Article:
This memento mori ring (shown in four views), circa 1700, features a death’s-head skull, an hourglass, and a flower. The interior is engraved with “I am gone follow after” and the initials “AWI.” (The Hairpin, via RowanandRowan.com)
Ben Marks of Collectors Weekly
says: "If the phrase "estate jewelry' conjures images of fussy Victorian filigree necklaces or impossibly ostentatious diamond encrusted bling, you haven't seen the stuff Monica McLaughlin regularly finds for her Estate Jewelry column
at The Hairpin
. We spoke to Monica about how a comment she left on a Hairpin blog post proved the launching pad for her column, as well as her fascination with 19th-century jeweler Carlo Guiliano and Tiffany designer Paulding Farnham. Our interview also includes 25 examples of some of the most unusual pieces of estate jewelry McLaughlin has discovered, from a brooch made out of a real hummingbird head to a necklace-and-earrings set fashioned from actual tiger claws."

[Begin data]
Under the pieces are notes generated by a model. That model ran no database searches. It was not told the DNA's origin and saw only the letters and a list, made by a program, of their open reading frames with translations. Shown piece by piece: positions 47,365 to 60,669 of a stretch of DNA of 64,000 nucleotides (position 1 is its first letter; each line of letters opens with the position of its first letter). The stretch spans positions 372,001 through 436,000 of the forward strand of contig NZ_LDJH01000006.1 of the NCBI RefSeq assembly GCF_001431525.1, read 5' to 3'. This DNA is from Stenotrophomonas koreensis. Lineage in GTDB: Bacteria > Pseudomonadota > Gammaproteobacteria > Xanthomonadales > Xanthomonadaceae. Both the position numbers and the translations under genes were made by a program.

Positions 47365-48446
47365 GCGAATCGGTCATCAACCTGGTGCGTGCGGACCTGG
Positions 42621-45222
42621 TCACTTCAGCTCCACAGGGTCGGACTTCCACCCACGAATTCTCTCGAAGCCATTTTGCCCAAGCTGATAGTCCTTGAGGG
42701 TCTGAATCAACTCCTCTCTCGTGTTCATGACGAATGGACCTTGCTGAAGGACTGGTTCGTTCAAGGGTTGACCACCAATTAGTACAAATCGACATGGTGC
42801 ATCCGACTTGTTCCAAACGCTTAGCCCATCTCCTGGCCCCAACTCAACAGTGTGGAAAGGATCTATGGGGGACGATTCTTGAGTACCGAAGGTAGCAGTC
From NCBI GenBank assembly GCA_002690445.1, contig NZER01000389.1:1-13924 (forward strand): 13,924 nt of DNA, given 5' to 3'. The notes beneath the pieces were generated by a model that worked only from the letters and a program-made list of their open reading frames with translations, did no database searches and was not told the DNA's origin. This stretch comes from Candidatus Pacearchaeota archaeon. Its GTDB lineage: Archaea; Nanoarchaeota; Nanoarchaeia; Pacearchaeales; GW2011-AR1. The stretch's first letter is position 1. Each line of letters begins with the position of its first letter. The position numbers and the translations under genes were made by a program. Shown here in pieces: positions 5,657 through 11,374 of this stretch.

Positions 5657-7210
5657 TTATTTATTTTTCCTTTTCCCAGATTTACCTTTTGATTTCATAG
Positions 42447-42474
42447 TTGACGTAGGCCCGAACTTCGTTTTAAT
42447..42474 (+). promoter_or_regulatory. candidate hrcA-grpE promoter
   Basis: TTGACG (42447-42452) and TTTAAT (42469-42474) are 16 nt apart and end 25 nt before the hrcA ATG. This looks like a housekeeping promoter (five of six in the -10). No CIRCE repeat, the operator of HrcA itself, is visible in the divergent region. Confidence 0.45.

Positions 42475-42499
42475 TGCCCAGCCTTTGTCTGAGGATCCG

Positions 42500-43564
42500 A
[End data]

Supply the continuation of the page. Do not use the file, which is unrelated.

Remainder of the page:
The Victorians were obsessed with natural history, so I get where they were coming from, but creating earrings and pins from the heads of hummingbirds is too much for me. They weren’t only used in jewelry, either: Feathers and entire taxidermied birds of all sorts were used extensively as hat decorations during the late 19th and early 20th centuries. Millions of birds were slaughtered in North and South America and elsewhere to meet the demand. I saw an image on Twitter recently of an American hat from 1890 that’s in the collection of the Metropolitan Museum of Art. It’s a bonnet, and it has three green budgies just sort of stuck to it. The Met has a ton of other hats that also include birds, but in those, the birds are at least a little more artfully arranged so you can see the aesthetic thought behind them. But the budgie bonnet is just awful.
From Hummingbird Heads to Poison Rings: Indulging Our Antique Jewelry Obsession
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